The scene was familiar Wednesday: A congressional hearing in which Facebook parent Meta Platforms Inc. and other tech companies were held responsible for what happens on their digital platforms.
And a familiar face was there to deliver the message. Facebook
whistleblower Frances Haugen testified to the wanton negligence of the social-networking giant and its toxic influence on kids and teens.
There was one difference this time around, however. Rather than theatric finger-wagging, members of the House Committee on Energy & Commerce are fine-tuning legislation that could reshape Section 230 of the Communications Decency Act, which shields social-media companies from third-party content that appears on their digital platforms.
The marathon hearing (three hours and counting), ominously titled “Holding Big Tech Accountable: Targeted Reforms to Tech’s Legal Immunity,” comes at a time of mounting reckoning for tech’s biggest players amid a maelstrom of antitrust legislation, lawsuits and regulatory fines.
“There is a bipartisan desire” to make companies like Facebook, Twitter Inc.
and Google GOOGL GOOG legally liable for algorithms that amplify content that leads to offline violence, committee chairman Mike Doyle (D., Pa.), chairman of the Subcommittee on Communications and Technology, said. “These platforms don’t want to held accountable.”
Filled with horrifying details of drug addiction, death, mental illness and sexual abuse among social-media victims, the hearing was the latest attempt to push through legislative efforts to “target reforms” for tech’s controversial legal liability shield.
Haugen, who in October testified before the Senate Commerce Committee shortly after she leaked a cache of internal Facebook documents to the Wall Street Journal, covered familiar territory. “Facebook has hidden from you countless ways to make things safer” in pursuit of “profits over people,” she said Wednesday.
Meta said it is open to updated internet rules from Congress, a stance it has espoused for three years, it said. “We are a platform for free expression and every day have to make difficult decisions on the balance between giving people voice and limiting harmful content,” a Meta spokesperson told MarketWatch in an email. “It is no surprise Republicans and Democrats often disagree with our decisions – but they also disagree with each other.”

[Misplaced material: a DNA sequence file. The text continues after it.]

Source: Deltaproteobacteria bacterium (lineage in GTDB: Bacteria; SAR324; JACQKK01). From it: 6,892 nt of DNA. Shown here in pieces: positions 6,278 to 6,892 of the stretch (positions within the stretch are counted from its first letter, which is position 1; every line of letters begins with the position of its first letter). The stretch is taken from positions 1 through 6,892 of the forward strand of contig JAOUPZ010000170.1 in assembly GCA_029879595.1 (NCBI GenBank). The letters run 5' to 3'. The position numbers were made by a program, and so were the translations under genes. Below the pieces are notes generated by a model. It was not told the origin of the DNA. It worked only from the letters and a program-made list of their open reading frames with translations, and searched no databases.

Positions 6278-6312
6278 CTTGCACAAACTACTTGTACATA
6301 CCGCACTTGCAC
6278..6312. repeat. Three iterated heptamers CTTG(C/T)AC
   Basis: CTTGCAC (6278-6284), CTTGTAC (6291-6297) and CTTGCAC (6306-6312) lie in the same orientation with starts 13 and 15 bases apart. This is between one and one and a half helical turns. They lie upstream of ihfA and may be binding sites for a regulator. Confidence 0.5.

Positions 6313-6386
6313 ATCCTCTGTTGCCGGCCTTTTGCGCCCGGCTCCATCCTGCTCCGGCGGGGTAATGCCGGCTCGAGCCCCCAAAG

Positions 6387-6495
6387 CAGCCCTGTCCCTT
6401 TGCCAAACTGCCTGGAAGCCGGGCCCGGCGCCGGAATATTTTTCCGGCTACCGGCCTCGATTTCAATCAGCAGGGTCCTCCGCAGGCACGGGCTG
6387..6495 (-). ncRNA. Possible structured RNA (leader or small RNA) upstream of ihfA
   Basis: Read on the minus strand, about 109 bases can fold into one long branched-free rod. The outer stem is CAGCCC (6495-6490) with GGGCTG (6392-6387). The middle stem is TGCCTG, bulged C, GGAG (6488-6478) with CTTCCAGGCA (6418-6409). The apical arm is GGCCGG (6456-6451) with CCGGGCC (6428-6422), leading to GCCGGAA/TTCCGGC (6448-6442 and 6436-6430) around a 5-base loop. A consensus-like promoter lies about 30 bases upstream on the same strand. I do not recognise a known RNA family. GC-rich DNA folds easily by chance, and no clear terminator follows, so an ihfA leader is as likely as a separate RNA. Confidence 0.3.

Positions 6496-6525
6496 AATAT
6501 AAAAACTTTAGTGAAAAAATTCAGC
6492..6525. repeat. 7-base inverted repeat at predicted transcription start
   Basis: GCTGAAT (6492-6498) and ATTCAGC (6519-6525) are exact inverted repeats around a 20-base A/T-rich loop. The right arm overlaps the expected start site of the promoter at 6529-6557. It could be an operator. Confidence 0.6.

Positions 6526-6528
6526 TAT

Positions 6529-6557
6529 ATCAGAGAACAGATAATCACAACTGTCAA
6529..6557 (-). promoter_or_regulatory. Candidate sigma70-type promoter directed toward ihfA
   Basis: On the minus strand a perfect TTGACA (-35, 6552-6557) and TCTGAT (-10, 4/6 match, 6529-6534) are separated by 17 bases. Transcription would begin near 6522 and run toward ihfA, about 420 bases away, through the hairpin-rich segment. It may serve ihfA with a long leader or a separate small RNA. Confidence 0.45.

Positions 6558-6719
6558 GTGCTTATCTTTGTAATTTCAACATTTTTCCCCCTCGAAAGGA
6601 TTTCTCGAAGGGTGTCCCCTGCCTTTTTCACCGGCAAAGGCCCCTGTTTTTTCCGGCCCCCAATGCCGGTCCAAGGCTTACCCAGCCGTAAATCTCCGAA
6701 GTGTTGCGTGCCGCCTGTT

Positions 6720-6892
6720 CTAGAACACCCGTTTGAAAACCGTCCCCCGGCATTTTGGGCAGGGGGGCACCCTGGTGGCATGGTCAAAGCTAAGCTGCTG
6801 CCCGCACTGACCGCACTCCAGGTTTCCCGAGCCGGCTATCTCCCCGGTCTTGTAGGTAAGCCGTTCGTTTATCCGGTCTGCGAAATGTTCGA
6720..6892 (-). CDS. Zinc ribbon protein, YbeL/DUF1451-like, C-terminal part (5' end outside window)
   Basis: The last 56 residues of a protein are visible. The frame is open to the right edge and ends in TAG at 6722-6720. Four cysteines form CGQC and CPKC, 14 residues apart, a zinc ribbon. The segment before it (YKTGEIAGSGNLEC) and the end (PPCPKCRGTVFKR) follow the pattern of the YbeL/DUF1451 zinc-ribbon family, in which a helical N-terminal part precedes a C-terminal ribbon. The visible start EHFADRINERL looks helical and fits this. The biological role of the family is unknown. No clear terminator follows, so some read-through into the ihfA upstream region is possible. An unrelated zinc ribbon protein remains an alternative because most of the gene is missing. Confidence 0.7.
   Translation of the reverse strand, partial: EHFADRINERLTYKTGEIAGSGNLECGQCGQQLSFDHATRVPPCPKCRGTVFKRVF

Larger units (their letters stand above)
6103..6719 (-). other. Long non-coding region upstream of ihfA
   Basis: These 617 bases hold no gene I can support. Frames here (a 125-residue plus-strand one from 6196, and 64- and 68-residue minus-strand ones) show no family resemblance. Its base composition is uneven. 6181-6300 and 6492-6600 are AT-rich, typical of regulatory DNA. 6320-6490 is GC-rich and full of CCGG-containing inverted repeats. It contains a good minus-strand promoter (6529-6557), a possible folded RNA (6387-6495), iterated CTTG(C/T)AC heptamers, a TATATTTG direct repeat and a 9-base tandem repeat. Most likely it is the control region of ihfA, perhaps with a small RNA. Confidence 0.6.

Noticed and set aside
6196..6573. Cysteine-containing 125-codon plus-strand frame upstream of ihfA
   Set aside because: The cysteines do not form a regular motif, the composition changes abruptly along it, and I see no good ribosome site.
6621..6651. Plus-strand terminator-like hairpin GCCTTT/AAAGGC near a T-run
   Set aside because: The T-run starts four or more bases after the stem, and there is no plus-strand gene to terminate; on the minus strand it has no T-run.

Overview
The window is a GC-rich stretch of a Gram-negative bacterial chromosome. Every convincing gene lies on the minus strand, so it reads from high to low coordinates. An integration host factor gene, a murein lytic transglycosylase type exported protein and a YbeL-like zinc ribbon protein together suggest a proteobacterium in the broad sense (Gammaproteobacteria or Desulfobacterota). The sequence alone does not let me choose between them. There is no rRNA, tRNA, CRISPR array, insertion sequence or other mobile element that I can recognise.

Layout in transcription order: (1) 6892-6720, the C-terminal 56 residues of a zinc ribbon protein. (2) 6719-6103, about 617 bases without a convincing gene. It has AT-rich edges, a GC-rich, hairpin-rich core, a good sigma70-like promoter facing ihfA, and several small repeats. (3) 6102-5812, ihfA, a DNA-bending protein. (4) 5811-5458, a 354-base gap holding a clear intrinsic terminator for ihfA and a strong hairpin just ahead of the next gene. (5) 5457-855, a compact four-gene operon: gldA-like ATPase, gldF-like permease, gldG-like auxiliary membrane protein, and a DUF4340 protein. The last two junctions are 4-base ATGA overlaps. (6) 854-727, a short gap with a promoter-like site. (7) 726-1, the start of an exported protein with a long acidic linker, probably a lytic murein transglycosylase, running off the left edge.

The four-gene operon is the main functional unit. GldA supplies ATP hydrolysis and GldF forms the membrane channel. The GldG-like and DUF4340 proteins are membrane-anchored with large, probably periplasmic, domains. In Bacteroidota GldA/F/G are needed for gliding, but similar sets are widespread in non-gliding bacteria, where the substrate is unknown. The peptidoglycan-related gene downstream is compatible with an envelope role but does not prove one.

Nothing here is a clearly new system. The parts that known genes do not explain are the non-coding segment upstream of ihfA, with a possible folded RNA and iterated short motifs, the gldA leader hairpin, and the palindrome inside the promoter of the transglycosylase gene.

The social media company has repeatedly claimed it has taken extreme measures in security spending and hiring (it spent $5 billion this year) to tamp down on misinformation and hate speech coursing through its sprawling platform. Meta Chief Executive Mark Zuckerberg has testified several times on Capitol Hill the past few years in an attempt to reassure lawmakers, and Instagram head Adam Mosseri is scheduled to testify for the first time before a Senate subcommittee on Dec. 8.
But it has done little to counteract a backlash over internal research leaked by Haugen. The research found Instagram made body image issues worse for one in three teen girls, for example.
“We are at a watershed moment. We have literally been over a decade without major reforms for these companies, and we’ve assumed that in some cases they would self-police or self-regulate. Well, that’s not true and the record is clear,” Jim Steyer, CEO of Common Sense Media, told the House panel. “I would argue in the next three to six months the most important legislation, including some of the legislation that this subcommittee is considering today will move forward and will finally put the guardrails on that America’s children and families deserve.”
While the Biden administration reportedly eyes data privacy as a civil-rights issue, European regulators are sharpening their assault. On Tuesday, Meta was ordered by UK regulators to sell social-media animated company Giphy on the premise it is harmful to users and advertisers.
“We have decided that the only effective way to address the competition issues that we have identified is for Facebook to sell Giphy, in its entirety, to a suitable buyer,” the Competition & Markets Authority said.
“The whistleblower’s reports and testimony did a lot of damage to Facebook,” Ashley Baker, director of public policy for The Committee for Justice, told MarketWatch. “Her testimony identified legitimate concerns that particularly resonate with parents on a personal level. If the impact of the whistleblower is that fewer teenagers are allowed by their parents to use Facebook or Instagram, that certainly impacts the company by taking away part of their user base and is bad for the long-term popularity of the platform.”